As the crow flies Eastwood is only a couple of miles
from Ilkeston and it's not a great deal further by road. It lies
to the north east just across the Erewash Valley in Nottinghamshire
and one of its main claims to fame is that it was the birthplace
of author, poet and painter David Herbert Lawrence. "Bert"
was born on September 11th in 1885, the fourth of five children
and his formative years were spent in and around the town in what he came to call "The
Country of My Heart". He had a somewhat troubled lifetime
some of which we'll touch on in this series and even thirty years
after his death, the events leading to the publication of one
of his controversial novels, Lady Chatterley's Lover, made front
page news in 1960 when it was the subject of an obscenity trial,
having been banned in both UK and the US as pornographic and
obscene. But whatever your opinion of his novels, it is now a
fact that they are now among the most widely taught English works
(alongside Shakespeare's) right around the world.
What the beautiful
Lake District was to the likes of Wordsworth and Beatrix Potter
and Stratford Upon Avon to Shakespeare, Eastwood was to Lawrence
and his upbringing in the poverty and deprivation of this mining
community set in the surrounding agricultural countryside had
a profound impact on him as evidenced in his later writings.
Lawrence eventually left Eastwood to work and live in other parts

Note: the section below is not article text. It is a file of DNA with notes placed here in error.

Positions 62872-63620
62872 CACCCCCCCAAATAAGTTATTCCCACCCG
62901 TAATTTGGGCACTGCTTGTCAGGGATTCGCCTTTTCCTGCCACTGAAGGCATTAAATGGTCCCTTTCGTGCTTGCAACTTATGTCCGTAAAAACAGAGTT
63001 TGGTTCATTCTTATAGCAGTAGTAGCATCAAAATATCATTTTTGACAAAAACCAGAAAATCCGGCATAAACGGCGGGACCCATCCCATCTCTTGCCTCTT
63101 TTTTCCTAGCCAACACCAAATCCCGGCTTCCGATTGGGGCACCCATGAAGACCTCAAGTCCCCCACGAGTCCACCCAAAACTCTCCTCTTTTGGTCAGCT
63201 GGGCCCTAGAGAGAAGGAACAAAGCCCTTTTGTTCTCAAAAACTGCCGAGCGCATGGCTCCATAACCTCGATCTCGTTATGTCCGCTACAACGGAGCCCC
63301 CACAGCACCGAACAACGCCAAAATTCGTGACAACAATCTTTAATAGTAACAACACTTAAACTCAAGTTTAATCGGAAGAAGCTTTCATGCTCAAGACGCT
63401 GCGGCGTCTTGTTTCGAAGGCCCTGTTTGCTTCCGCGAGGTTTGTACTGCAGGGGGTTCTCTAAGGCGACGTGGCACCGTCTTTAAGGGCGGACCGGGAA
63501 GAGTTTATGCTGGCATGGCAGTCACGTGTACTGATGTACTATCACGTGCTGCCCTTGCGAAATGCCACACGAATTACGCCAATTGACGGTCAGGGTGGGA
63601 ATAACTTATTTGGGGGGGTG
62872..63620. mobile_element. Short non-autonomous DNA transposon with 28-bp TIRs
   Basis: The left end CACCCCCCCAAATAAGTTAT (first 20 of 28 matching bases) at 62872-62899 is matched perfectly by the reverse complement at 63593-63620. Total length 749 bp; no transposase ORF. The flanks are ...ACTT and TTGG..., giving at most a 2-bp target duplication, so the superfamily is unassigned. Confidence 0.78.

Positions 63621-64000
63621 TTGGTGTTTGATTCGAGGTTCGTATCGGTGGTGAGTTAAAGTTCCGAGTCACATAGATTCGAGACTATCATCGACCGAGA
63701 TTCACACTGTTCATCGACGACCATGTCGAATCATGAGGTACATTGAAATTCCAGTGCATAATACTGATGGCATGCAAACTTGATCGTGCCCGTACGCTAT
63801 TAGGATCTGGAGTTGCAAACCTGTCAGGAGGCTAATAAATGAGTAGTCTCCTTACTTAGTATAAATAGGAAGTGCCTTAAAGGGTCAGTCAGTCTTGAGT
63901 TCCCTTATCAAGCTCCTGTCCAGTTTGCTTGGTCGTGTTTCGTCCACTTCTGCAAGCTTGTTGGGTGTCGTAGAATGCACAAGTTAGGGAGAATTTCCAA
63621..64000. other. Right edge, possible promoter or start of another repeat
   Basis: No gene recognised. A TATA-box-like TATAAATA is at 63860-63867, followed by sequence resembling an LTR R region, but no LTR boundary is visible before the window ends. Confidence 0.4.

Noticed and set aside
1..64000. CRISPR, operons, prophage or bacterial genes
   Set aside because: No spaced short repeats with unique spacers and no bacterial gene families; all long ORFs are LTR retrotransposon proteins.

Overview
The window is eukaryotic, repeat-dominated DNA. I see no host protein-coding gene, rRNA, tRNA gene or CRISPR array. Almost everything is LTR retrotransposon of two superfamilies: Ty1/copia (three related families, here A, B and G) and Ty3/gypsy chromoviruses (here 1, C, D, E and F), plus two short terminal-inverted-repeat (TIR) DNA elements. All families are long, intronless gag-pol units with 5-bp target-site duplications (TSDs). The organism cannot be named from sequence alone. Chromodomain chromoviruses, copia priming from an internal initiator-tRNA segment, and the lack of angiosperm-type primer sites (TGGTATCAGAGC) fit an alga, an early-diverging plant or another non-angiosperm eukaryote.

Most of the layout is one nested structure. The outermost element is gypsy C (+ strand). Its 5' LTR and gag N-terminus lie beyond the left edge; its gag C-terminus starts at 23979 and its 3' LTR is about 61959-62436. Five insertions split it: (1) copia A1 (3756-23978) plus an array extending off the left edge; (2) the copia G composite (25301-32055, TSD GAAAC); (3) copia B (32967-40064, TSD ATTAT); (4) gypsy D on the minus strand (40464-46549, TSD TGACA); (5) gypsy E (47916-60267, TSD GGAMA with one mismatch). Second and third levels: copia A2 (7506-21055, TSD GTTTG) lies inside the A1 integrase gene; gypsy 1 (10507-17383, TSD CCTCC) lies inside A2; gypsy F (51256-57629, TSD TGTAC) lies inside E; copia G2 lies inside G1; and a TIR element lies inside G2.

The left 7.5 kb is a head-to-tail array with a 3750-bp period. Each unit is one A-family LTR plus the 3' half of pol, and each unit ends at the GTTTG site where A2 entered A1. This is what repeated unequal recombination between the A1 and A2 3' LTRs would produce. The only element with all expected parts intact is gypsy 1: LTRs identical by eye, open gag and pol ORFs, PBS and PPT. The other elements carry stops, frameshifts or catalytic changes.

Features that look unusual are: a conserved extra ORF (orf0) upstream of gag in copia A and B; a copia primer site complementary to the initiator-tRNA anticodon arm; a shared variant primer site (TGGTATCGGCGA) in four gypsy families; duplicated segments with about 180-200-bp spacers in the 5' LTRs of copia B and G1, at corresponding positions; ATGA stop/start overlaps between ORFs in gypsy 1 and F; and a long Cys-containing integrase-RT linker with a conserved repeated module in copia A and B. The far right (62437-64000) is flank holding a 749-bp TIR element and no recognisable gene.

of the UK and also in other countries and whilst I don't intend
to write a full biography - there are several on the internet
already (such as here, here and here plus many other related sites) - it
is inevitable as we visit the town and surrounding area that
certain details of his life story will be mentioned.
I intend to cover all that Eastwood has to offer as the intention
of this series is to look at locations that have a connection
to the author and his works. His birthplace which we will see
in a later part has been restored and is now a museum. Together
with the Durban House Heritage Centre and a number of information
boards at various locations, these have helped put Eastwood on
the tourist map. At the time of writing the Heritage Centre has
an uncertain future due to a proposed reduction in the funding
it receives from Broxtowe Borough Council and it was the publicity
about this that prompted me to start the series in February 2009.
Two overlapping trails, the Blue Line and the Heritage, both
start at Durban House and we'll be looking at these later but
first we'll examine some of the other locations a little further
away from the town centre that have an association with Bert
and his family. There are a number of other associated locations
in the surrounding area that I have already photographed for
Ilkeston Cam and in order to prevent a duplication of effort
I have included links to the relevant pages below.